Issues in ESL
At Issue: ELLs and the Common Core State Standards
to the Common Core
presents a selection of expert advice on how implementation
of the Common Core State Standards (CCSS) will affect teaching
and discusses what teachers can do ensure their ELLs
success in the Common Core classroom.
Given the emphasis placed on the acquisition of academic
language and advanced vocabulary, the task of educating
English language learners to the CCSS presents new and complex
challenges. Lauren Davis of Eye on Education remarks that,
Students will have to analyze complex texts, use academic
vocabulary, and write logical, research-based arguments.
Many teachers are concerned that English language learners
are going to be left too far behind as a result of these
increased comprehension and language demands. It will be
crucial for teachers to provide extra supports and scaffolding
to help ELLs reach these high levels of learning."
Language Magazine article
Core Recommendations from ELL Experts
Colorado offers perspectives from leading ELL researchers
and educators on ideas for introducing the new standards to
ELLs and for including ELL educators in the planning and implementing
process. The site includes video interviews with Dr. Joanne
Urrutia and Diane August, archived webinars and presentations.
Colorin Colorado site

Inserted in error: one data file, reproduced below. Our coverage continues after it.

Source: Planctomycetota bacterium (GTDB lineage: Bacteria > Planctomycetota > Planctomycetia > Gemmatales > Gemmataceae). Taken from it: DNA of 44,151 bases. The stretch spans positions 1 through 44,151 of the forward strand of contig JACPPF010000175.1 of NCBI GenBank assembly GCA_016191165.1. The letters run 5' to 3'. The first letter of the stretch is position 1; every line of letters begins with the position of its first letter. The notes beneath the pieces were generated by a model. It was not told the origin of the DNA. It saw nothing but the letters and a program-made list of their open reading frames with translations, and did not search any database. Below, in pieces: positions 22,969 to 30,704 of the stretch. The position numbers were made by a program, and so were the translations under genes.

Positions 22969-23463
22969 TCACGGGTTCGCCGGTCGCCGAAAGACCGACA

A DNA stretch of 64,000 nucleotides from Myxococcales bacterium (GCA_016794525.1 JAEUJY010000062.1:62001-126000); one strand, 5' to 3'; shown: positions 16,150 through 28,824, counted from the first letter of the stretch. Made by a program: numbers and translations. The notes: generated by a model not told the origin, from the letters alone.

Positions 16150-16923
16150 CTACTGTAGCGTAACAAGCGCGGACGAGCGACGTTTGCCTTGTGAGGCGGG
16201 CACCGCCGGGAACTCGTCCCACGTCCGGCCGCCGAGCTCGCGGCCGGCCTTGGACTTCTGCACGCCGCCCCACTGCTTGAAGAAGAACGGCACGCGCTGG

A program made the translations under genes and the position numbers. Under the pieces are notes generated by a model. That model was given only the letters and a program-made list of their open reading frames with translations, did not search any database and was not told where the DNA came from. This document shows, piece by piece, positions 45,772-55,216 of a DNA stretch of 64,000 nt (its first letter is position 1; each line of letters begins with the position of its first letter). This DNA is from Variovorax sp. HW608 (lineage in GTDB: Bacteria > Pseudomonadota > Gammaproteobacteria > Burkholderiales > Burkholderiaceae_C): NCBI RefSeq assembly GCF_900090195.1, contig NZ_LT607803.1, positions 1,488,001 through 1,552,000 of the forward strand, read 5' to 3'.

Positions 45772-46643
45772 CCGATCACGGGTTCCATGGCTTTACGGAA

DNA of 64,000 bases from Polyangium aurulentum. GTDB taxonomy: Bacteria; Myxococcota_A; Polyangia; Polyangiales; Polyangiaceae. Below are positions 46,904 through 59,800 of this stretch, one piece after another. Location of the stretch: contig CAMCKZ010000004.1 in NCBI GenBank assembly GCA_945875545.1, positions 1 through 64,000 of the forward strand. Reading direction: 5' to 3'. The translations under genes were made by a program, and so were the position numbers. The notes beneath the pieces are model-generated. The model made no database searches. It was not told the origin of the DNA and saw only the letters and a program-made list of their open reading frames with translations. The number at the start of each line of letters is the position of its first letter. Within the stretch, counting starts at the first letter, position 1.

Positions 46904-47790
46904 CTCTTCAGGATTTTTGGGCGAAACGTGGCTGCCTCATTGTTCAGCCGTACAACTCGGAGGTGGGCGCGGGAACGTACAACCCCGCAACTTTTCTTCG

are Focus in Teacher-Led Project on Common Core
select group of 1st, 4th, and 8th grade teachers in Albuquerque,
N.M., are in the middle of a major project to develop specific
lessons and methods for teaching the new, more-rigorous common
core standards in English/language arts to English-language
learners. These teachers are doing the kind of concrete, nitty
gritty work that I suspect scores of their colleagues across
the country are hungry for as more states and districts move
into the era of putting the common standards into practice
in the classroom.
Justice for ELLs: "The system is preventing this group
of students from moving forward."
Patricia Dickenson writes; "Projections suggest that English
language learners will comprise over 40 percent of elementary
and secondary students by 2030. The fact that too many schools
are struggling to make Adequate Yearly Progress (AYP) because
of "subgroups" of English language learners does not
mean this particular group of students are holding the school
back; rather, I argue it is the system that is preventing this
group of students from moving forward." She continues:
"In my experience, ELL students do not receive the same
education as their English-only peers. That is not to say that
ELL teachers are providing an inequitable learning experience;
on the contrary, there are some amazing ELL teachers who have
proven the achievement gap is all but an illusion. But the reality
is most ELL teachers are predominately new to the profession
and lack training to work with this particular group of students."